The standard slam against Protestants is that we have so many denominations. You have Catholic apologists who inveigh against "ecclesiastical consumerism" or even "ecclesiastical promiscuity".
That's set in invidious contrast to the notion that Christ established a single visible church–which just so happens to correspond to the church of Rome.
But let's consider a basic problem with that alternative. If you think there is only one church, which happens to be your particular denomination (e.g. Rome), then that commits you in advance to defending that institution no matter what. You are struck with that denomination regardless of what it's leaders say and do. You swear it your unconditional fealty. You become soldiers for your denomination. You will stick up for your denomination no matter what actually goes on in your denomination. If there's only one true church, then it's that or nothing. Rome or bust.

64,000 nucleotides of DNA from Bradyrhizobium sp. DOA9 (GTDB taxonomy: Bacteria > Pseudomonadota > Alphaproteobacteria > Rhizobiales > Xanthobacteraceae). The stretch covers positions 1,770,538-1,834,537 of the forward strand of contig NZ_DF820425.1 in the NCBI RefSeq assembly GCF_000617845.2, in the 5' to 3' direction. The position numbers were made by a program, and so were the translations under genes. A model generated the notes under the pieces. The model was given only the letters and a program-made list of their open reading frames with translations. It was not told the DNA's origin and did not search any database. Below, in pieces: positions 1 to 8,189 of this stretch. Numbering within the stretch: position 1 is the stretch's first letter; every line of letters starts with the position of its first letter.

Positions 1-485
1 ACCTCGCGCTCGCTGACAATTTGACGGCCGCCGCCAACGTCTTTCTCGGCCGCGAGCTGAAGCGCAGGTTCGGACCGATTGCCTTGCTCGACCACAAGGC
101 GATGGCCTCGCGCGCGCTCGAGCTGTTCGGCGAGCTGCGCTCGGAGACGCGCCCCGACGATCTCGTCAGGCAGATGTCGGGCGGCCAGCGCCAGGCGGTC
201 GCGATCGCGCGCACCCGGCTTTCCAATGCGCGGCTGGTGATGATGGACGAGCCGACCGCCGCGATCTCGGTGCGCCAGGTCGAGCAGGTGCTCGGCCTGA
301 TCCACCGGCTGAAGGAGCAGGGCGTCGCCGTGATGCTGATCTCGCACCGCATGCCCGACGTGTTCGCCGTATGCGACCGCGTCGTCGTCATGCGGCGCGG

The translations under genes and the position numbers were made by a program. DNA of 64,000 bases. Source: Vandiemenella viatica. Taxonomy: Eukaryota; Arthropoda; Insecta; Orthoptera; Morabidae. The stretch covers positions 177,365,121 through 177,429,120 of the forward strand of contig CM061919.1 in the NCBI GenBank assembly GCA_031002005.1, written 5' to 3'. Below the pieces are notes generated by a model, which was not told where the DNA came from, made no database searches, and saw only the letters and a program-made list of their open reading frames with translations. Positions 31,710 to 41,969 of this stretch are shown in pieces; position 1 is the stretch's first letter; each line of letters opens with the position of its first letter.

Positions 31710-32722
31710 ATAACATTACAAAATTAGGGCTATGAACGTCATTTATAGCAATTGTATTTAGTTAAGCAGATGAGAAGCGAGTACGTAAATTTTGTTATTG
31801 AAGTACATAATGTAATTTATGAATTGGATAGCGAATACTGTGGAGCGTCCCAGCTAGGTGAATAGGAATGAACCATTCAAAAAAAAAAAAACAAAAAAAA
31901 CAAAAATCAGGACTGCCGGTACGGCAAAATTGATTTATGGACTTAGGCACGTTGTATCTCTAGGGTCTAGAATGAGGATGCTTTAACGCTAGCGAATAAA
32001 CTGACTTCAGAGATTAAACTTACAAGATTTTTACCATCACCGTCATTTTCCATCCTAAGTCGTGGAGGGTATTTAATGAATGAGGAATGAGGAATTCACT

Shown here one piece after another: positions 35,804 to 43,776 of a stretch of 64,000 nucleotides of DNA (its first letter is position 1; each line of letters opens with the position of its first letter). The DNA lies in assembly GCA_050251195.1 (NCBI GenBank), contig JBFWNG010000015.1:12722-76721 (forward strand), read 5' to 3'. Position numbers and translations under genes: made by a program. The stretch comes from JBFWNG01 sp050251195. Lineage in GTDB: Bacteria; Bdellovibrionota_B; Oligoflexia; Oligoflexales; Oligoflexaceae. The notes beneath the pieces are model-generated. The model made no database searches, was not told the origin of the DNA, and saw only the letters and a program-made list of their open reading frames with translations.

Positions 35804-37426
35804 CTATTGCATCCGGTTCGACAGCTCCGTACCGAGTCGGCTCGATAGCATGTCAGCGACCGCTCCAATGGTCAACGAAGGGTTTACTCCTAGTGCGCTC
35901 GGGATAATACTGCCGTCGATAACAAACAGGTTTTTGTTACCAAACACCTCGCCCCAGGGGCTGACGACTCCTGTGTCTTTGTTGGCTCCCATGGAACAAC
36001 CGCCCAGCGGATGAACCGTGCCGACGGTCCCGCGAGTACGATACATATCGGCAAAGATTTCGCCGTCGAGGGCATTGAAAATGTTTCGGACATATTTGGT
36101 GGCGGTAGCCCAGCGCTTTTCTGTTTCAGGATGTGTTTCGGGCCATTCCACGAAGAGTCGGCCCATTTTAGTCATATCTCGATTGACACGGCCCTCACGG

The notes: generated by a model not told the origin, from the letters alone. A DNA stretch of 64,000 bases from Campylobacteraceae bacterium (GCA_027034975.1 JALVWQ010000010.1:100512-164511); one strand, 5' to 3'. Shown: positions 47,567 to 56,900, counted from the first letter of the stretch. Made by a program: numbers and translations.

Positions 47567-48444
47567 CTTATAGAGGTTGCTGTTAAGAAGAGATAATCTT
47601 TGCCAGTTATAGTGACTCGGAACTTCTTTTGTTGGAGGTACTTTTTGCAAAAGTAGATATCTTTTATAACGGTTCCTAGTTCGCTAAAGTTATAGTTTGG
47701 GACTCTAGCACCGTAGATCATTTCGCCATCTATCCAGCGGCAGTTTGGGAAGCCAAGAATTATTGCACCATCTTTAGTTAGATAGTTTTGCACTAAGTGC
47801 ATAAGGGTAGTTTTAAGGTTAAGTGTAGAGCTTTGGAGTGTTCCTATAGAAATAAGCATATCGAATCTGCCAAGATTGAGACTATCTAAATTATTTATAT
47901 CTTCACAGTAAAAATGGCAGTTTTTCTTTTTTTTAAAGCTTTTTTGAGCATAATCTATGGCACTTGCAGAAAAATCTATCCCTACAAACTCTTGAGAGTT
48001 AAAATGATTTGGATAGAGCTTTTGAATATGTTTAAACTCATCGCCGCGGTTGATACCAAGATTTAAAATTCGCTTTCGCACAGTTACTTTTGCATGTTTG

Yes, you may offer throwaway concessions about wrongdoing, but that can never lead to you to question your totalitarian allegiance to your particular denomination. It can never become too bad for you to walk away. It can never become too evil for you to stop defending it. It's classic fanaticism: my church right or wrong. That's because they have no fallback.
We see this in how Catholic apologists respond to the never-ending stream of new revelations about the priestly abuse scandal. Or how they constantly make excuses for Pope Francis. They will not allow anything to shake their faith in Rome. If the pope performed a weekly child sacrifice at St. Peter's basilica, they'd assure you that does nothing to discredit the institution.
Catholic apologists have no moral independence. It's like a stark version of divine command theory. Good and evil are whatever Rome says. There's no external check. Rome itself is the standard of comparison. Catholic apologists have trapped themselves in the unbreakable circle of cultic authority. You can never leave the cult, for the cult-leader defines what is right and wrong.